What is the best way to use the Oral Test material?

Helping students understand what the Oral Assessment involves

You can choose those discussion topics which complement your own curriculum or, alternatively, use them to introduce students to new topics. The best way to treat each topic is as a framework for an interesting discussion which allows students to show you how well they can handle spoken English. It is not meant as a straitjacket. As in the exam, you can adapt the topic to fit in with students’ interests, as long as you keep within the topic area. The Tests can be used flexibly and introduced at any time during the course. You may prefer to integrate the first two Tests into your coursework and to use the other two as mock exams as the exam date approaches. If you are doing Paper 6 (coursework), you can use the exercises in this book for your coursework assessments when you wish. The Tests offer opportunities to develop functional and situational language which you can further exploit as part of your classroom work.

Give yourself the role of a weak candidate, then pick out a confident student to take the part of the Examiner and give him/her a list of prepared questions to ask you on the topic. Make lots of deliberate mistakes, and ask the class to spot what you are doing wrong. For example: • Say nothing in response to a question. • Answer just Yes or No and wait for prompting. • Talk at length, mostly digressing onto an unrelated area. • Include some glaring errors which confuse meaning, e.g. the wrong tenses or vocabulary. • Ask for repetition of a question in an abrupt way, e.g. ‘Please repeat’ rather than ‘Could you say that again, please?’

Building oral skills gradually Build lots of opportunity for oral work of all kinds into the curriculum. The more comfortable and confident students are with the idea of speaking in a group, the better they will perform in an assessment. Pair work, group work, role plays, simulations, giving talks, question-and-answer sessions and so on are all valuable ways of building skills. Give students practice in typical functional and situational language for taking part in a discussion, for example:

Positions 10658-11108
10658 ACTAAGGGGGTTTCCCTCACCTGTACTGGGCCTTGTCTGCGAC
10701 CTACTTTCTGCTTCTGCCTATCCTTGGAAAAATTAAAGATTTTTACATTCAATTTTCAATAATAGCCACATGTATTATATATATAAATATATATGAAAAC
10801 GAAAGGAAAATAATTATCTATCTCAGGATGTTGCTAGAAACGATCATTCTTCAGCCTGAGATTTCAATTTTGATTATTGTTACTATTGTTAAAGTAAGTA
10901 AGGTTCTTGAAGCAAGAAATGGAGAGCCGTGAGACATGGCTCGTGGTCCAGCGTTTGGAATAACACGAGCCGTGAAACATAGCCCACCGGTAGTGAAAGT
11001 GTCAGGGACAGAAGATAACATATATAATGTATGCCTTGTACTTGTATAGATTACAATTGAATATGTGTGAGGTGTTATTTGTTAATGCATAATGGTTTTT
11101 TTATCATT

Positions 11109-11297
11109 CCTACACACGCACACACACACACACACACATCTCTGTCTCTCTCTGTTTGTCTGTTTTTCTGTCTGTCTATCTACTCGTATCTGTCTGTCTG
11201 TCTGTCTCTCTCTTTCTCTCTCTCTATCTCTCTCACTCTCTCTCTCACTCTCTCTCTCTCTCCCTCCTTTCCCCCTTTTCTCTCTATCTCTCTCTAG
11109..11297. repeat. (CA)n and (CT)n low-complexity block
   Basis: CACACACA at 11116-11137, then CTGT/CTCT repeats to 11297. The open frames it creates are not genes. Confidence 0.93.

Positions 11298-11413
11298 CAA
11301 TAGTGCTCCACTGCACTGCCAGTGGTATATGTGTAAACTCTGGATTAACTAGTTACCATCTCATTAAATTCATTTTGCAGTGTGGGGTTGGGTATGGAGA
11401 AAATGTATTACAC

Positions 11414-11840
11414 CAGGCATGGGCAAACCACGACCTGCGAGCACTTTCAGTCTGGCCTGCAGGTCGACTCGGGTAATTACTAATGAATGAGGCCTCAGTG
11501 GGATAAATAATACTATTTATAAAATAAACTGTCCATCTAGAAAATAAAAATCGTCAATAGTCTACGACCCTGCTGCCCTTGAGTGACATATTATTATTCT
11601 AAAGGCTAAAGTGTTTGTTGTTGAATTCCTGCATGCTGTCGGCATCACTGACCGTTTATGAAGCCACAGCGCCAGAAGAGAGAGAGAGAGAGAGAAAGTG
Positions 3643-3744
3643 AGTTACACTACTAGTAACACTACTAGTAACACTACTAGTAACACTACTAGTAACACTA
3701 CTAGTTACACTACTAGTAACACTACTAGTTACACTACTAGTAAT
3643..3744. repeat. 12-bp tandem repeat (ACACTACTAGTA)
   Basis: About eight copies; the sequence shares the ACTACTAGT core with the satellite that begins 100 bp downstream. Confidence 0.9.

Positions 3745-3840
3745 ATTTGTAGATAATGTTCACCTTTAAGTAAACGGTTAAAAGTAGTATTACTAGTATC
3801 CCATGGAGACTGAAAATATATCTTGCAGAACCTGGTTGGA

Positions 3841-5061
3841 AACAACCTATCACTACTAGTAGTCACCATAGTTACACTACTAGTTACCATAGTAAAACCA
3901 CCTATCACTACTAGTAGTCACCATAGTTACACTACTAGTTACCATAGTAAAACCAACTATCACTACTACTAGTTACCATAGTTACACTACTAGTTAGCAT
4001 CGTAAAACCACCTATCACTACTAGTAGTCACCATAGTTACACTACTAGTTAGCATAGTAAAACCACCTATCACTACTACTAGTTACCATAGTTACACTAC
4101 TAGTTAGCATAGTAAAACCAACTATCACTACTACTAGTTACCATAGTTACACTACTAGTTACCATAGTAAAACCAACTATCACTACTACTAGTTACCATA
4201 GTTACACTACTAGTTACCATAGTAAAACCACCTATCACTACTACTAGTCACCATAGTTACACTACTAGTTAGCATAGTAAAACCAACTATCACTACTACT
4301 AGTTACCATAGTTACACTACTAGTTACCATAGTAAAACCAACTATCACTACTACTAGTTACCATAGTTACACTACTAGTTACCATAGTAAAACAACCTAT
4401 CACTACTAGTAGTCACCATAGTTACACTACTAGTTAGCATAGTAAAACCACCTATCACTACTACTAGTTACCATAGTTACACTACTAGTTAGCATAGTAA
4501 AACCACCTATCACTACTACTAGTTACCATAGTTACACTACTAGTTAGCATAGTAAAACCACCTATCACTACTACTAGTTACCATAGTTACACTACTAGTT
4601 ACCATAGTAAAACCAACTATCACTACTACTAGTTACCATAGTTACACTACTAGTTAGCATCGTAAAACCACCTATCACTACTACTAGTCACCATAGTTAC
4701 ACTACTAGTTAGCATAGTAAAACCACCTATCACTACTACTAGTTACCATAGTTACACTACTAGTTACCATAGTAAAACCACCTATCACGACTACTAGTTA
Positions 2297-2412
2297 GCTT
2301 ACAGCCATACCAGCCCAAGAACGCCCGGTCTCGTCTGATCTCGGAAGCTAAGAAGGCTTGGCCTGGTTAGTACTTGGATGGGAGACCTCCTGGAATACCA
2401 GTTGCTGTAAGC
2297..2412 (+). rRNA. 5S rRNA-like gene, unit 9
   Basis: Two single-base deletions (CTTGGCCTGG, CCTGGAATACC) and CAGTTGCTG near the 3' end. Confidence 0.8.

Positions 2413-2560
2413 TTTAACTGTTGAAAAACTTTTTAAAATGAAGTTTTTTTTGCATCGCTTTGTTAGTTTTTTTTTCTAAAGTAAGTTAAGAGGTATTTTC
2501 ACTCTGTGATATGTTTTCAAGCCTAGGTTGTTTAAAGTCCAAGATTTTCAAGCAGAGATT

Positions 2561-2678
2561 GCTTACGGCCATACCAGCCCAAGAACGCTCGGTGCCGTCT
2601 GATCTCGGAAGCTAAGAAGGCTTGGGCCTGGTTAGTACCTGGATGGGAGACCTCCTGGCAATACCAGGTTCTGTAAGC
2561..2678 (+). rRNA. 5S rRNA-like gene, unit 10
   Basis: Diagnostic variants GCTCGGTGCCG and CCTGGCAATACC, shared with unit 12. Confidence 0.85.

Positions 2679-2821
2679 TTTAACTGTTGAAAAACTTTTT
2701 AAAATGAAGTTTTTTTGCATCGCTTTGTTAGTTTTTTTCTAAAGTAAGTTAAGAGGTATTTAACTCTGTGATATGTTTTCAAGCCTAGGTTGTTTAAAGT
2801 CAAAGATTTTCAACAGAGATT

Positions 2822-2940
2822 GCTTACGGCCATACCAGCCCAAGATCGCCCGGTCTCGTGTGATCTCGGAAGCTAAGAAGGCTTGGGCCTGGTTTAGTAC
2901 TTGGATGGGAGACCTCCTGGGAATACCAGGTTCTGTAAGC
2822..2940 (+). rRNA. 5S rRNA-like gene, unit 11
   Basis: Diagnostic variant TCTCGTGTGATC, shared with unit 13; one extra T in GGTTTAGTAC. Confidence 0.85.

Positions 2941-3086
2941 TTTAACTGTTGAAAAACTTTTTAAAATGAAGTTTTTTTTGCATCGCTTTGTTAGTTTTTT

The Examiner’s Notes are guidelines to help develop the discussion and to ensure that students are challenged sufficiently so that they have a chance of showing whether they can achieve the best marks. You can work out your own questions, using the Examiner’s Notes to guide you. There is no need to cover each and every prompt, or to use exactly the same questions or form of words with each student. Adapt your questions to the information and ideas each student comes up with, to ensure a fruitful discussion around the topic.

• how to disagree • how to ask for repetition

Structuring the discussion

• how to interrupt politely

Start the discussion with easy, straightforward questions and then ask more challenging questions as the conversation develops and students grow in confidence. It is important to ask some abstract questions so that students get used to being challenged. You will also be able to see whether they can handle more thought-provoking questions which enable them to achieve the higher marks. Remember that students should be encouraged to put forward their own ideas on the topic, even if they are not covered in the prompts.

• how to signal ideas and opinions • how to signal changes of thought. Remember, of course, that responding to questions is an important skill, so listening skills also need to be extended. You can use the listening exercises in this book to develop specific listening skills.



Running a mock Oral Assessment